You must shine in this quarantine

We (hopefully) cringe at the kind of things some celebs are saying and doing. Whether it is bathing in rose petals (Madonna), lounging by her pool (JLo), posting on TikTok (Raveena Tandon), dolling up and saying “You must shine in this quarantine” (Richa Chaddha) they are essentially living their lives just like usual. But the playbook has changed and the old cues are jarring. Contrast that with the reception being accorded to movie stars who are contributing cash to the cause.

Brands cannot act like divas either. We have to respect the new reality. Businesses and individuals have reverted to the lowest level of Maslow’s hierarchy. We are all worried about meeting physiological needs – safety, security, food, water, shelter. Neil Patel put out a chart which shows that the only sites with growth in SEO traffic are in finance, food, healthcare and media. Every other category is declining. Like a lot.

Belonging, esteem, self-actualization – they’ll be back as soon as we’re feeling more secure. But right now we just want to feel safe.

Given all of this there is going to be quite a bit of disruption. We’ve never been through a downturn quite like this but some of the writing is quite visible on the wall. Firstly, companies will try to reduce fixed costs as much as possible. Recurring payments, retainers, flat fee licenses, employment contracts – there will be a lot of pressure to move them to a variable cost. What are some of the implications for marketing? Outsourcing will look really attractive to push fixed costs out. Events budgets will be reallocated to digital channels – webinars, online conferences, certification programs and workshops. Sports sponsorships will similarly be diverted to online eyeballs. There is already pressure to improve the quality of online content – when everyone is competing for the same eyeballs you cannot get away with mediocre content.

And that brings me to the biggest shift that digital drives – the death of the mediocre, the average, the good. Whenever something becomes high quality in a digital, portable format it creates a huge market for a few, the best, and kills off physical delivery by local not-so-good players. Movies did this to local drama troupes and dancers, radio to local musicians, online delivery to local shops, web-based training to neighbourhood tutors.

Now we will see a similar shift in events, an area of marketing that I fell in love with  20 years ago. The first trade show participation I helped manage was at Jacob Javits Convention Center in New York. This week it has been converted to a hospital. Even as the best producers pull in an audience of hundreds and thousands with innovative formats and content from the global best, local players who primarily delivered “opportunities to meet” will lose their audience and sponsors.

If you are working remotely and outsourcing the creation of digital content, you are free to source from the global best – this month (or more) is what is required for many to take the plunge of moving away from the friendly local creative shop. Y2K – the need to transition systems before the Year 2000 was a boon for the Indian IT industry. It was a one-time shock that spiked demand for offshore IT services as it was not possible to find a local player to get the work done as well or as cheaply. The COVID-19 shock will be that moment for remote delivery of services in spaces as diverse as education to entertainment to physical fitness to mental health.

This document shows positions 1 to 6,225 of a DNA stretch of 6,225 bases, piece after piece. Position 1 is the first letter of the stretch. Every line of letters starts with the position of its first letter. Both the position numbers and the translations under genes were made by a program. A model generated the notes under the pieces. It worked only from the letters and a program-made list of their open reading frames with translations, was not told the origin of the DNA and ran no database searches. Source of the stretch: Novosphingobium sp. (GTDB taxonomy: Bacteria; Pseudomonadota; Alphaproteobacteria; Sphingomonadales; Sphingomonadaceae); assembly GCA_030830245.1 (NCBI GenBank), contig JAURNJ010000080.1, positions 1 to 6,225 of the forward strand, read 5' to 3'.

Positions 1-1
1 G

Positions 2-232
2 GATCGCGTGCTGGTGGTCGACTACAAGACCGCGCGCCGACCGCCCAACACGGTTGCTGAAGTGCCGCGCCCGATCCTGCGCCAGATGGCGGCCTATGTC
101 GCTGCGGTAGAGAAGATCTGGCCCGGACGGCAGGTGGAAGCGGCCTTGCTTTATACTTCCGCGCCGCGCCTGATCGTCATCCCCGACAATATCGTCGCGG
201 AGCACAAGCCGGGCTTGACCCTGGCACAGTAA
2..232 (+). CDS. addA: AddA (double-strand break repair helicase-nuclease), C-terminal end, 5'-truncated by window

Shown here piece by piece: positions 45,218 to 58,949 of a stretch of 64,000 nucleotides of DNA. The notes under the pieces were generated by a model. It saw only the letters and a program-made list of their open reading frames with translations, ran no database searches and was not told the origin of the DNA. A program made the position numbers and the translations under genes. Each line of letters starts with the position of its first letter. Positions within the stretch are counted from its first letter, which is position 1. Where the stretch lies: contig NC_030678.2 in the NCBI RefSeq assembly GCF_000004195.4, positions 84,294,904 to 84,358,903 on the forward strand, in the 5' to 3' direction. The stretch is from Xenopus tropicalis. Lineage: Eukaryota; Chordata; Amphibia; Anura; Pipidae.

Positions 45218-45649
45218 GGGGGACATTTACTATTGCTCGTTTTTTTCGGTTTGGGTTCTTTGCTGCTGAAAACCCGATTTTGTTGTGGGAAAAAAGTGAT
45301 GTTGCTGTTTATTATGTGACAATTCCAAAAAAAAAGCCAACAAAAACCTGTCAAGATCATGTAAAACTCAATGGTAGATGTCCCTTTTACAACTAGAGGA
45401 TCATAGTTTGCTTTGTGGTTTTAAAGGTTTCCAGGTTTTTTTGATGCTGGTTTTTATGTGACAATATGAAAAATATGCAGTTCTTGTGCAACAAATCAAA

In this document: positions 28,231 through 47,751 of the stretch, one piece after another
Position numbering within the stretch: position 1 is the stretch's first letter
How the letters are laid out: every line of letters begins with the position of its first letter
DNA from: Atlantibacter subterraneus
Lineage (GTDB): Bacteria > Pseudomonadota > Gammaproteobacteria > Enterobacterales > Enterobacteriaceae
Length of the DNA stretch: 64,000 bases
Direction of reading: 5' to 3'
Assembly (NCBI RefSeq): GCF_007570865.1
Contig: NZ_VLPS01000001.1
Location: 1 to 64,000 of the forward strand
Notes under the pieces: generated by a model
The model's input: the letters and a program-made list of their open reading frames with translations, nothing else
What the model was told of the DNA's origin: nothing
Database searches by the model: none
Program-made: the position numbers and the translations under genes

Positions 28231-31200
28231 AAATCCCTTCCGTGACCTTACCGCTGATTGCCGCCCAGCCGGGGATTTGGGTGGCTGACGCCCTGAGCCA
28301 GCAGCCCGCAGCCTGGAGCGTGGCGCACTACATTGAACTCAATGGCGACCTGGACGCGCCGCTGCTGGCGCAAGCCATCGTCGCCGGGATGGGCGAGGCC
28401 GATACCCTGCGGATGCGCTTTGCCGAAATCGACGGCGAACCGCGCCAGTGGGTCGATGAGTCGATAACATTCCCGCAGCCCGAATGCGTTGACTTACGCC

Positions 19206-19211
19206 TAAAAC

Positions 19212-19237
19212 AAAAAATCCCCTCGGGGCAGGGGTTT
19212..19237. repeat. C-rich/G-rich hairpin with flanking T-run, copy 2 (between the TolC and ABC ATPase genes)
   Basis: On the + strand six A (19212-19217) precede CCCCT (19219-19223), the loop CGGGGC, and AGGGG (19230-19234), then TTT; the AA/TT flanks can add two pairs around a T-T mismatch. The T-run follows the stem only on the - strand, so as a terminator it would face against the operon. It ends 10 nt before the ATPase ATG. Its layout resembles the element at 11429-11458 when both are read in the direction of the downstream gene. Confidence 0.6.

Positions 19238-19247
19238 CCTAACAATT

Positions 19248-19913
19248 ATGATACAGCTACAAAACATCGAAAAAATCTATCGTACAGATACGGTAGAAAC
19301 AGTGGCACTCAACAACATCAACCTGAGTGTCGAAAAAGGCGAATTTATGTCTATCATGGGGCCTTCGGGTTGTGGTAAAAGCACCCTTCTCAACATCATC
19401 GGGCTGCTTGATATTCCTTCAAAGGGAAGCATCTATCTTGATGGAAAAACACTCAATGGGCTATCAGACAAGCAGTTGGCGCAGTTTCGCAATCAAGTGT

Some of you have asked what to expect when we emerge from this pause. From previous recessions you can expect to see small luxuries (like lipstick), trade-downs, purchase deferment, smaller pack sizes including SaaS purchases, tighter cash flows all round. Many people and businesses will be at the Basic Needs level of the Maslow pyramid for at least a year. In the white collar universe you will also see far more digital adoption and comfort.

In my book – written in an earlier downturn – I talk about the value of owning a superlative. You’ve got to be the best at something, however small or niche the category. This mantra continues to hold true as in many sectors as we enter a truly borderless marketplace. If you can’t be the universal best, look at cultural nuances or languages that can give you an edge. For example, if you can’t be the best piano teacher in the world, how about best piano teacher for Bollywood songs, or best piano teacher in Hindi. You get the drift.

Most of us are working from home and entirely digital for the first time. What looked like a dream lifestyle a month ago is rapidly turning into a nightmare for many as people deal with housework, childcare and business meetings. Supriya Jain conducted research amongst 160+ executives to uncover what are their biggest challenges. Read to figure out what people like us really want in terms of support during this unusual time. The report also highlights the gender differences in this new normal.

If you would like to get some free advice for your business on anything I’ve touched upon in my newsletter, do email me and we can chat.


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